Most meetings suck. The person running them doesn’t actually run the meeting. They’re collections of random people unfocused, collectively wasting time for little or no purpose. How do we make meetings more effective and not waste time?
Well, today’s lesson comes from my friend a therapist turned software engineer; Casey. Casey can be a goofy guy, but he’s really, super-duper serious about meetings and not wasting time. I’ll teach you the format he taught me to make meetings wildly effective.
Every raft needs a river guide
You’re on this raft called a meeting, everyone is riding along, but your river guide is clueless. He doesn’t know the water flows downstream or that the river ends in the giant waterfall that is Joe rambling for the next hour. You have an in-experienced river guide.
What is a meeting river guide you ask. A river guide is there to guide you past obstacles and send you hurtling into success. Think of a river guide as a moderator. This person defines the agenda, runs the meeting and ensures everyone’s voice is heard.
Every meeting has an agenda or purpose
Why are you meeting? Why am I sitting here staring at your head and watching to your lips move? There has to be a purpose to the meeting, the river guide sets the tone for the meeting and the agenda.
Recently we had a developer’s forum meeting to discuss our UI library, I was the river guide. People had proposed topics for the meeting on Slack the days before and I moderated the discussion.
I started by defining the agenda in a common format:
Who’s our note taker? I ask up front, first ask for commitment from one person to type and post notes to Slack. If nobody volunteers, I pick somebody at random. Once we have our note taker assigned, I tell them to start typing!
I’ll read off the proposed list of topics to discuss then I’ll write them on the white board.
Once they’re written up, I’ll go item by item, asking how much time does the person that proposed the topic want to talk about this item. Typically its 5 to 10 minutes.
We add up the numbers and make sure we have enough time to cover everything before the meeting time is up. If not, we cut topics aggressively.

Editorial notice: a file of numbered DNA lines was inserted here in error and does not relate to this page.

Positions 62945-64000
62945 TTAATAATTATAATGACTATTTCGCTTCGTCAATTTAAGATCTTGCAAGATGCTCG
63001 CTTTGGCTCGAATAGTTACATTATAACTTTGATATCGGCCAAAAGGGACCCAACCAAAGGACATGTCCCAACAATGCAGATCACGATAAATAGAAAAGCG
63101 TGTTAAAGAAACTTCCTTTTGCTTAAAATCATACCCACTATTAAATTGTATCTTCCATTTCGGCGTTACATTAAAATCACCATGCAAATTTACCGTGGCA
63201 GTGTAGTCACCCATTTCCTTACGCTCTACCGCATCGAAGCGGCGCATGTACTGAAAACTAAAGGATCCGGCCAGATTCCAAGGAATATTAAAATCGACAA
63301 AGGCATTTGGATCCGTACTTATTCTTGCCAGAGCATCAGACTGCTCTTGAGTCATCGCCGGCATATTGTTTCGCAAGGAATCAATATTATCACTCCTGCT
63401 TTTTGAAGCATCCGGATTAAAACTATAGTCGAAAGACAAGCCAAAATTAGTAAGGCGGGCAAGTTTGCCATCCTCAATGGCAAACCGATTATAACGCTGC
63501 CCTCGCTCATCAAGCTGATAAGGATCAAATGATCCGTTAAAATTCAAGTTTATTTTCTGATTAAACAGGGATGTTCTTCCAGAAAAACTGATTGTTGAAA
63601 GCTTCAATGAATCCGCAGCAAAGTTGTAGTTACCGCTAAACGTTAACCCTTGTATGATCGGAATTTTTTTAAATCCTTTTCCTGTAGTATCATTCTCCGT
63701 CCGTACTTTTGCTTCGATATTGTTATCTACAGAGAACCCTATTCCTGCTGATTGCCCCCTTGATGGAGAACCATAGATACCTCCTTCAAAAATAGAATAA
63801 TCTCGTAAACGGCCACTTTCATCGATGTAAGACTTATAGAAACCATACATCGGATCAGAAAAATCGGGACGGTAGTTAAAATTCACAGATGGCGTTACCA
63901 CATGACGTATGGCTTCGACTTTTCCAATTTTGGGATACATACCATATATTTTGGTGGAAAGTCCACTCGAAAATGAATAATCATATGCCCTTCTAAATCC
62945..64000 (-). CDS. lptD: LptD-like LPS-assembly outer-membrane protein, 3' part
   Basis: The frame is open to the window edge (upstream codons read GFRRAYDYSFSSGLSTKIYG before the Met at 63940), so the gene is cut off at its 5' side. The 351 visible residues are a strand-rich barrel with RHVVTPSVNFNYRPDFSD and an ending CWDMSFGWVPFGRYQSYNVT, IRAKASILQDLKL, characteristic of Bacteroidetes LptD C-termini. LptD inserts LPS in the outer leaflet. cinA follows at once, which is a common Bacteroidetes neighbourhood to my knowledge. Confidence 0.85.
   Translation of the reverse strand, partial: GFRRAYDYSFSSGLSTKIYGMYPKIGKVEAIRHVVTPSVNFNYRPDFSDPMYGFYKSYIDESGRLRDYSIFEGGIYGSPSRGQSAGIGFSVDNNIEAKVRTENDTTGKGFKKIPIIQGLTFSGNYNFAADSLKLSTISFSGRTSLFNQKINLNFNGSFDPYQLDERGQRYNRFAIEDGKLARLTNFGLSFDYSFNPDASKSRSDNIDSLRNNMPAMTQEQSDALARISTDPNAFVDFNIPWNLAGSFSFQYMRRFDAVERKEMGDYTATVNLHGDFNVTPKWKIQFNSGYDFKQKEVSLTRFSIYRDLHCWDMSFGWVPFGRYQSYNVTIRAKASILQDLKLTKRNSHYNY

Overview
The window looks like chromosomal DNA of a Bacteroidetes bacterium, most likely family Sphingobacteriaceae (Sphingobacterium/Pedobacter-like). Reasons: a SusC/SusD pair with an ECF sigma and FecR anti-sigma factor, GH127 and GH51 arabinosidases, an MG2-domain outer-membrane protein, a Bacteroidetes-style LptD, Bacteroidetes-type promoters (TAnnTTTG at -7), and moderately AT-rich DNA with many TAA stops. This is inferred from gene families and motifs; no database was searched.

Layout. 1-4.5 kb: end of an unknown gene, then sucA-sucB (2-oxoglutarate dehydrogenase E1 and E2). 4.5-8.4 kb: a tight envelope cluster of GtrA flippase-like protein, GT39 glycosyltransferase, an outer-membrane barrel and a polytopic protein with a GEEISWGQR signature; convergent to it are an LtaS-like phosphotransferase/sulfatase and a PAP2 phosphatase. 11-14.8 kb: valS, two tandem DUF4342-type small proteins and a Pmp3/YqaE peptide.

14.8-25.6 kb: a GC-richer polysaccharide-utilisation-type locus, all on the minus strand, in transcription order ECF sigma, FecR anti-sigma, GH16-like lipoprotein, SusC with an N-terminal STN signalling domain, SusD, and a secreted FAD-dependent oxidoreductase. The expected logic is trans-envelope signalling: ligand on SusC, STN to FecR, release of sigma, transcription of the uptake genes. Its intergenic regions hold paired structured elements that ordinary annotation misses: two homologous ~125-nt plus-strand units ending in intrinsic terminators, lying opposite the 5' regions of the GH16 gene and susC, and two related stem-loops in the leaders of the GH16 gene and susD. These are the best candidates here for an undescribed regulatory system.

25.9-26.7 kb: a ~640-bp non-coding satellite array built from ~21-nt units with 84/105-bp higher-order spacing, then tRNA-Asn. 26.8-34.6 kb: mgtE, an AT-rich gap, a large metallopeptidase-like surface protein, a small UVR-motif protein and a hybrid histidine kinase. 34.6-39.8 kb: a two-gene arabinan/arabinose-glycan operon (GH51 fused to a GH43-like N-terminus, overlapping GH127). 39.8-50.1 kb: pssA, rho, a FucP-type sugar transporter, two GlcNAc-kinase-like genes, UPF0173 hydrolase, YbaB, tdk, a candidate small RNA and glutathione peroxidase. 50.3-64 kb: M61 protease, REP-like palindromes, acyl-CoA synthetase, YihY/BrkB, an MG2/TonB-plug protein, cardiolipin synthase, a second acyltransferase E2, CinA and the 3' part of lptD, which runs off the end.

The river guide steers clear of obstacles
When you’re floating down the river, you want to watch out for rocks, logs and waterfalls. If the river guide is experienced, they’ll know the spots to watch out for.
In meetings, it’s much tougher to combat the unwanted rocks and land mines even if you’re experienced. In our meetings, the river guide employs a few tactics to prevent issues from popping up.
Time boxing each topic. With an agreed time box, the river guide watches the clock or runs a timer. If we need more time, we agree that we need x more time to chat and we might not finish our list.
If the discussion can’t be wrapped up quickly within or shortly after exceeding the window we gave it, we will often table the discussion for the next meeting unless it’s urgent to solved TODAY.
The river guide asks team members who have been quiet to ensure that no voices are missing. Some people are really shy and don’t like to share, being a gentle river guide can coax those people out of their shells. While others are in silent agreement or disagreement.
The river guide often will as for a vote if a decision is to be made. Some guides like consensus, I’ll take a majority unless it’s very close, such as if there’s only 1 or 2 people making the difference.
The river guide doesn’t let Bob, Joe or Johnny dominate the conversation. The guide asks people for opinions and insight. If Johnny is dominating the conversation, then he tries to get other people talking and get their input.
Who is the river guide?
The river guide can be a developer, project manager or any person really. They have a simple job: set the agenda, set time boxes and push people who abuse the time boxes. In our community forums developers sign up for a 3 week commitment to run the meetings and contribute.
What tips and tricks have you found to make your meetings more effective?